Inadmissibility and Crimes

What crimes render a noncitizen inadmissible according to the Immigration and Nationality Act?

 

There are many grounds for inadmissibility.  Under the INA, any person who has been convicted of a CIMT, or who admits committing acts which constitute the essential elements of a CIMT, is inadmissible to the United States.  The following criminal convictions will make you subject to inadmissibility:

  • Conviction or admitted commission of any controlled substance offense, or government knowledge or reason to believe that the individual is an illicit trafficker, or knowing aider, abettor, assister, conspirator, or colluder with others in the illicit trafficking, in a controlled substance.
  • Conviction or admitted commission of a crime involving moral turpitude for types of offenses covered by this immigration law term-of-art), subject to a petty offense exception if no prior crime and the offense is not subject to a potential prison sentence in excess of one year and does not receive an actual prison sentence in excess of six months.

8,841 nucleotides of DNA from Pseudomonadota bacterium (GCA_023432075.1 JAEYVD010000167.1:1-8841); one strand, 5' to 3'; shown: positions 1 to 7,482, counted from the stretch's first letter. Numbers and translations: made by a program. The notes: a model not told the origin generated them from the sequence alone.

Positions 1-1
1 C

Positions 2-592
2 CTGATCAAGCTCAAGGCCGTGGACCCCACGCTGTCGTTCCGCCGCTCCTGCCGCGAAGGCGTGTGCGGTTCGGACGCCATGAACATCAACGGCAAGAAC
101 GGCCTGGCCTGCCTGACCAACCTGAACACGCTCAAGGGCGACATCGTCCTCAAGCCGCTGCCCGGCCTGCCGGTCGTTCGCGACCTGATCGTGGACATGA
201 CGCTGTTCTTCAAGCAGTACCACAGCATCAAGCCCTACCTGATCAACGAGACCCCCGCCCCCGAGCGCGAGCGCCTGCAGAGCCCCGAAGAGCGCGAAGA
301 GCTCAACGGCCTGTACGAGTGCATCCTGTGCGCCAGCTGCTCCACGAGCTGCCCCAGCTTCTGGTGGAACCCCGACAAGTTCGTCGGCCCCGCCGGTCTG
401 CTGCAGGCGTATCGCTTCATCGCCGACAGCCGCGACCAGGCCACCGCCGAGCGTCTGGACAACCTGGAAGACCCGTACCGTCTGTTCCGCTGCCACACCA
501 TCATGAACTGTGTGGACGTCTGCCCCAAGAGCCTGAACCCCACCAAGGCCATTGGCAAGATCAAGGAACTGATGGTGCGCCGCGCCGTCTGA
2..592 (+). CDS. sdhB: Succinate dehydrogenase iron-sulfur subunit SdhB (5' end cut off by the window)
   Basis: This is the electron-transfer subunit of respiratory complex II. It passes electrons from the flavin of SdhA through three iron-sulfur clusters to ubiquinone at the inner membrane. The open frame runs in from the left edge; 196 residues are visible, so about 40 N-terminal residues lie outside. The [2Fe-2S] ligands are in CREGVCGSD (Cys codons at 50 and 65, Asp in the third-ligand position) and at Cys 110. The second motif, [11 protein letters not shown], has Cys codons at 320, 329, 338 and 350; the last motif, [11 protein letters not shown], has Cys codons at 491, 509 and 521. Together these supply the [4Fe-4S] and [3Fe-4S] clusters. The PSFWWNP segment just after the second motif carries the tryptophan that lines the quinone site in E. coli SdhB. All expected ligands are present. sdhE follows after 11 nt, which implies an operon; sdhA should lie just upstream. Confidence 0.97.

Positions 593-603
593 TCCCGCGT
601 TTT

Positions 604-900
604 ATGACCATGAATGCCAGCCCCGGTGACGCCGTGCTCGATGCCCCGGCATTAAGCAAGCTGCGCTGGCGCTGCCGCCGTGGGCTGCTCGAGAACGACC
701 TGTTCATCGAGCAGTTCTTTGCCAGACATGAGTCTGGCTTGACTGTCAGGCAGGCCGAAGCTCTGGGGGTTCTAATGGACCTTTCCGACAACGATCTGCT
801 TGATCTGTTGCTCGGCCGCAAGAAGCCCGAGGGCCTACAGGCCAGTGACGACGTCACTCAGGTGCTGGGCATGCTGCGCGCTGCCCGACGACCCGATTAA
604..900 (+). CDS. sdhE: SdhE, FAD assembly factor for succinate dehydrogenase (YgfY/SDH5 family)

• Conviction of two or more offenses of any type plus aggregate sentence of imprisonment of at least five years.
  • Prostitution and commercialized vice.
  • Government knowledge or reason to believe that the individual has been a knowing aider, abettor, assister, conspirator, or colluder with certain traffickers in severe forms of trafficking in persons.
  • Government knowledge or reason to believe that the individual has engaged, is engaging, or seeks to enter the U.S. to engage in money laundering, or who is, or has been, a knowing aider, abettor, assister, conspirator, or colluder with others in money laundering.
  • Presence in the United States for noncitizens who were previously removed, unlawfully present noncitizens, noncitizens without permission or parole, noncitizens with false claims to citizenship, or noncitizens with lack of documentation to remain in the U.S.

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